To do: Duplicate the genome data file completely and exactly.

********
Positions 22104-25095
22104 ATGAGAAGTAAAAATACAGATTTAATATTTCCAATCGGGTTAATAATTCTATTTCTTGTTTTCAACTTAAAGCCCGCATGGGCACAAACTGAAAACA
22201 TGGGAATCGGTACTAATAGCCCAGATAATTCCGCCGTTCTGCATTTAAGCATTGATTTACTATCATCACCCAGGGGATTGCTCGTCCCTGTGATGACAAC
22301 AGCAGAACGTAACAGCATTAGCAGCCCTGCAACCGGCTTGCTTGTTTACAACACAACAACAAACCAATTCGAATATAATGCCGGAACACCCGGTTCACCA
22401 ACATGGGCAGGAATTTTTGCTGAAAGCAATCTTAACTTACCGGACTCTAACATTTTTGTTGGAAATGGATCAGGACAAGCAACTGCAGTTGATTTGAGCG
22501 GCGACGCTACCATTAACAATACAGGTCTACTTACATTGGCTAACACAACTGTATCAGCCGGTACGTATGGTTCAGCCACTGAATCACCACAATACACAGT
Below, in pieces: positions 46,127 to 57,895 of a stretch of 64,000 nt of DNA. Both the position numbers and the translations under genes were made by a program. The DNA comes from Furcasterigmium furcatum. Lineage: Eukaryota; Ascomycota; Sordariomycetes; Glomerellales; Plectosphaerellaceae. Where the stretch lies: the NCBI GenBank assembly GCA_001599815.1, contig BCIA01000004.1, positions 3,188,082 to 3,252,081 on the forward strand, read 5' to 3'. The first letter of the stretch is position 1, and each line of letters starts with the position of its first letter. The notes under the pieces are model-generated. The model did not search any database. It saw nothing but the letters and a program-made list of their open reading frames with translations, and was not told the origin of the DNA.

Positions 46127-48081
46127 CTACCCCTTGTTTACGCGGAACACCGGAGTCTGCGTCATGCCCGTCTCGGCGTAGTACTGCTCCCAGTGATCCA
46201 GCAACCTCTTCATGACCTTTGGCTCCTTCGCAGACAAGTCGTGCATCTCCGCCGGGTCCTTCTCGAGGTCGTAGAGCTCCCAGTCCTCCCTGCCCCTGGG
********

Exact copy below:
Positions 22104-25095
22104 ATGAGAAGTAAAAATACAGATTTAATATTTCCAATCGGGTTAATAATTCTATTTCTTGTTTTCAACTTAAAGCCCGCATGGGCACAAACTGAAAACA
22201 TGGGAATCGGTACTAATAGCCCAGATAATTCCGCCGTTCTGCATTTAAGCATTGATTTACTATCATCACCCAGGGGATTGCTCGTCCCTGTGATGACAAC
22301 AGCAGAACGTAACAGCATTAGCAGCCCTGCAACCGGCTTGCTTGTTTACAACACAACAACAAACCAATTCGAATATAATGCCGGAACACCCGGTTCACCA
22401 ACATGGGCAGGAATTTTTGCTGAAAGCAATCTTAACTTACCGGACTCTAACATTTTTGTTGGAAATGGATCAGGACAAGCAACTGCAGTTGATTTGAGCG
22501 GCGACGCTACCATTAACAATACAGGTCTACTTACATTGGCTAACACAACTGTATCAGCCGGTACGTATGGTTCAGCCACTGAATCACCACAATACACAGT
Below, in pieces: positions 46,127 to 57,895 of a stretch of 64,000 nt of DNA. Both the position numbers and the translations under genes were made by a program. The DNA comes from Furcasterigmium furcatum. Lineage: Eukaryota; Ascomycota; Sordariomycetes; Glomerellales; Plectosphaerellaceae. Where the stretch lies: the NCBI GenBank assembly GCA_001599815.1, contig BCIA01000004.1, positions 3,188,082 to 3,252,081 on the forward strand, read 5' to 3'. The first letter of the stretch is position 1, and each line of letters starts with the position of its first letter. The notes under the pieces are model-generated. The model did not search any database. It saw nothing but the letters and a program-made list of their open reading frames with translations, and was not told the origin of the DNA.

Positions 46127-48081
46127 CTACCCCTTGTTTACGCGGAACACCGGAGTCTGCGTCATGCCCGTCTCGGCGTAGTACTGCTCCCAGTGATCCA
46201 GCAACCTCTTCATGACCTTTGGCTCCTTCGCAGACAAGTCGTGCATCTCCGCCGGGTCCTTCTCGAGGTCGTAGAGCTCCCAGTCCTCCCTGCCCCTGGG